Life again at old Carbondale school
Glenwood Springs correspondent
Aspen, CO Colorado
CARBONDALE ” The Frogs of Bridges High School have breathed new life into the old Carbondale Middle School.
The facility that once housed hundreds of students from fifth to eighth grade is now a permanent home for the 80 high school students and five full-time faculty of Bridges.
“This is the first permanent space that we’ve had since Bridges started in 1997,” said Bridges principal Lyn Bair. “So, this is the first space that the students have really had that is really theirs.”
When Bair was asked what the biggest challenge for the school has been, she replied, “Just getting here.”
The students and faculty of Bridges have known many classrooms over the years.
The school first started by splitting classes between the Career Center in Glenwood Springs and the Colorado Mountain College Glenwood Campus on Blake Avenue, according to Bair.
From there the school was hoping to move into its current facility at the start of last school year but were held up by the discovery in the building of asbestos, which needed to be removed. Instead, the students and faculty were housed in the new Roaring Fork High School in Carbondale for the first semester of the 2007-08 school year, where the 80 students and five teachers shared three classrooms and some hall space.
However, in the middle of that year they had to move again. Bridges then moved into the old Carbondale Elementary School, where they finished the 2007-08 school year.
And then the boxes came out once again, and the faculty prepared to move, hopefully for the last time.
“Each time we had to move, it’s pack, unpack, pack, unpack,” she said. “We are experts at packing and unpacking.”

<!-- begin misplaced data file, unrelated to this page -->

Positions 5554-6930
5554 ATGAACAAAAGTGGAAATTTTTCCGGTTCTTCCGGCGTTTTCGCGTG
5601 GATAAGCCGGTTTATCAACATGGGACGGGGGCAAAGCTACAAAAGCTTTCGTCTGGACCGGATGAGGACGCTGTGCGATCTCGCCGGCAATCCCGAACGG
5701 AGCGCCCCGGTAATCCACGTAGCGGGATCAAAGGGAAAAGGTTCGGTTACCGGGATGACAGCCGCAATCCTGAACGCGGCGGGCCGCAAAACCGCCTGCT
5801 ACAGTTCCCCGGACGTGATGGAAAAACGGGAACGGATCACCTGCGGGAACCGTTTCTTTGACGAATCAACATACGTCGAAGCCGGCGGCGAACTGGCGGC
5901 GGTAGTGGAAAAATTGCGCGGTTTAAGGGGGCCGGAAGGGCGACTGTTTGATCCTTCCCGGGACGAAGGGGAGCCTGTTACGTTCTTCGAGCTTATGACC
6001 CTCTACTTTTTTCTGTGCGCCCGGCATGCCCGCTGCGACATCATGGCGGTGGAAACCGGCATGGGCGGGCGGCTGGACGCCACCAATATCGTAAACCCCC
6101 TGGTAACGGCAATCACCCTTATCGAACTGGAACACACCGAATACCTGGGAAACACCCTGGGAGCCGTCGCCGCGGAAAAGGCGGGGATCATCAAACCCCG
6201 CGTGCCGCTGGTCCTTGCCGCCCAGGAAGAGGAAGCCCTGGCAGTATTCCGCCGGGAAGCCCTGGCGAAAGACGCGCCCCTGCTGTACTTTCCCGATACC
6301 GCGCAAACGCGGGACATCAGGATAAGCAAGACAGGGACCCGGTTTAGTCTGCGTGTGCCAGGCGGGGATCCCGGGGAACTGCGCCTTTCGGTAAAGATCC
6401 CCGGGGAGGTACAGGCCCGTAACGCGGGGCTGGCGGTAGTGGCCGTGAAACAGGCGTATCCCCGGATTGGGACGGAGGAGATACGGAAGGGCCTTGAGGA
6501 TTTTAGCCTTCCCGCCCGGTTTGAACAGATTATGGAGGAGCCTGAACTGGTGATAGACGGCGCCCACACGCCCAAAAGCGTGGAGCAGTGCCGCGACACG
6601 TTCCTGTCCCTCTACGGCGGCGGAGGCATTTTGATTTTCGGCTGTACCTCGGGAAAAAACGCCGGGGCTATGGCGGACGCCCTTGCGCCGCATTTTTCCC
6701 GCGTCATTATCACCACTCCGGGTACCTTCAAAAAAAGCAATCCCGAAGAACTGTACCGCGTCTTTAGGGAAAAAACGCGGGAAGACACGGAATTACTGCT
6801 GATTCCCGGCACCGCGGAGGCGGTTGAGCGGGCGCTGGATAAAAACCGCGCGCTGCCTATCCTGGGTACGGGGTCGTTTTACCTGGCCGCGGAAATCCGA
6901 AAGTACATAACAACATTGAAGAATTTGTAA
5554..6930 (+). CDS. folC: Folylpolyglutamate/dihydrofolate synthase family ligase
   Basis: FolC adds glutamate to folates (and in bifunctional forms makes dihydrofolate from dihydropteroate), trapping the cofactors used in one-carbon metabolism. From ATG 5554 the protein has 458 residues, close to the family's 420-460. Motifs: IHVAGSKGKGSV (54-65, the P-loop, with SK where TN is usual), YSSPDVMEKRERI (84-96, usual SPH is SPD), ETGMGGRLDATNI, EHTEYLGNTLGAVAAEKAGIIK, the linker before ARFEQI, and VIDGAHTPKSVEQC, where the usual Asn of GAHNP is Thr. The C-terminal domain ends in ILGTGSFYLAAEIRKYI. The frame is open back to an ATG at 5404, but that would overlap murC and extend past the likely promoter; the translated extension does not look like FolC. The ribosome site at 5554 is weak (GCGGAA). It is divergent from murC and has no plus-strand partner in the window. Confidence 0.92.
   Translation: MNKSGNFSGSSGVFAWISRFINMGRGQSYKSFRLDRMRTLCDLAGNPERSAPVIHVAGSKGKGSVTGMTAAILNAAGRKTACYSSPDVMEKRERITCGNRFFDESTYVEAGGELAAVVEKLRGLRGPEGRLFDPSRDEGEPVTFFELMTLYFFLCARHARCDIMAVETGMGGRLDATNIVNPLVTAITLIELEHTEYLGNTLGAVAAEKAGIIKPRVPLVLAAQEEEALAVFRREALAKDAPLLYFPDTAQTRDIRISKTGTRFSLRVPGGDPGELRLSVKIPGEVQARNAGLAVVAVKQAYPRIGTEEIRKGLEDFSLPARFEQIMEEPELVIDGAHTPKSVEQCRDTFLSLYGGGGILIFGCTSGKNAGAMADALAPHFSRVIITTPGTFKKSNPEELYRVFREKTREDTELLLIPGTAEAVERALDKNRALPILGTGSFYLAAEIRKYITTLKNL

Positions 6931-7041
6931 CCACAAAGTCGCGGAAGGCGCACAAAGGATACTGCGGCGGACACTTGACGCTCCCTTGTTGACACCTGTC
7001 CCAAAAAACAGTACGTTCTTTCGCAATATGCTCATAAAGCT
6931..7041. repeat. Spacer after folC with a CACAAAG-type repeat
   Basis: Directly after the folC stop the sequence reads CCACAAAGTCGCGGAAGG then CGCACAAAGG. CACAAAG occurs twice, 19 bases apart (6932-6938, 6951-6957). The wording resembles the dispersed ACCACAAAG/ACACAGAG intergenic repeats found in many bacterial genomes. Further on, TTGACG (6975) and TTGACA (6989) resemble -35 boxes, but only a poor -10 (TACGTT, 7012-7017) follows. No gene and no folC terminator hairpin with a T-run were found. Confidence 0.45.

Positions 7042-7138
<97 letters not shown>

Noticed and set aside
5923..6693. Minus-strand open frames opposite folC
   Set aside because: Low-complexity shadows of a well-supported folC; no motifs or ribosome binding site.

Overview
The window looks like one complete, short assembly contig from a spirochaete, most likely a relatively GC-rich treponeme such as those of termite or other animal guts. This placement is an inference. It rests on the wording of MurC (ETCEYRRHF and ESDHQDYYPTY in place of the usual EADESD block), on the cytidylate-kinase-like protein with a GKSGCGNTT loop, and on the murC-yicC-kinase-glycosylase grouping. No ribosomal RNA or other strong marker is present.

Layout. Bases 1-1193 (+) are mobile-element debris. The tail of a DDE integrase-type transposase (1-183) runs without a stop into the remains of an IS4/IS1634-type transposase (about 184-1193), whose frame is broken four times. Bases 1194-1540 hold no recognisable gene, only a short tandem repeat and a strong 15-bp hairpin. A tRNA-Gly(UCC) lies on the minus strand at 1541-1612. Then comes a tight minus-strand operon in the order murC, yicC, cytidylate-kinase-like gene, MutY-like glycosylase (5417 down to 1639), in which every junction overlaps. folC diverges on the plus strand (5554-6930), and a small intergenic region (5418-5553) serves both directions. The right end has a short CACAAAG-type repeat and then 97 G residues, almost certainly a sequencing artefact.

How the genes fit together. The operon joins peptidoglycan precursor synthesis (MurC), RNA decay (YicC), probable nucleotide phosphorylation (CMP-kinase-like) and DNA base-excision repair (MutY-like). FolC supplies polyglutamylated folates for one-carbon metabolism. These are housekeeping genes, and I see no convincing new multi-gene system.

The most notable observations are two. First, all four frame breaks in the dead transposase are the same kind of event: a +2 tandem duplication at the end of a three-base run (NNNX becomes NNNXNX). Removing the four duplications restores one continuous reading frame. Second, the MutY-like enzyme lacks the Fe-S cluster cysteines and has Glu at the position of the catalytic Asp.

But all that moving had its effects on the students and the faculty.
“I think it was a little unsettling for everyone,” Bair said. “The staff tried to make it the best they could for the kids, and the kids really rolled with the punches.”
Now, moving is all behind them, and they have a school building that is all theirs.
“It’s kind of like a real school,” Bair said. “Which has its pros and cons, you know.
Bridges has always been the alternative option for students that didn’t find success in the more traditional high school. And so, do you want to put us in a real school or
not? But right now it’s been pretty positive.”
This year, on the first day of school, the Bridges faculty held an assembly for the students in the gymnasium. It was the first time in school history to have an assembly with the entire student body, and a gymnasium for that matter.
“It was great,” Bair said. “We came in and actually sat together, we’ve never been able to sit in a room all together, and we came into the gym and welcomed all the students and had breakfast for them, too.”
Bridges now has six classrooms, faculty offices and a front office, student and faculty lounge, a student commons area and a gymnasium complete with a climbing wall.
The new facility may be an old one, but it’s new to Bridges, and it has breathed a whole new life into the faculty and the students.
“It’s already made a difference,” Bair said. “We’ve never been able to decorate the rooms because they were not ours. But claiming that space has been really
Bair said the students have already been putting more effort into their learning because, in her opinion, the teachers have put importance into the space.
“They’ve created these amazing learning spaces, which is huge,” Bair said. “Now the difference is, you walk into the hall and instead of chasing kids into classes, kids are in classes because the classrooms are comfortable. The students are in there and they are engaged, which is a big difference.”
As far as Bair knows, this is the last time Bridges will have to move for many years to come.
The building also houses Computers 4 Kids (C4K), the Partnering for Success program, which is a department of C4K, and the Roaring Fork School District’s information services, which was located in modular units outside of the old Roaring Fork High School.
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Contact with two presumed positive COVID-19 cases has led to 65 students and staff at Basalt Elementary School transitioning to remote instruction.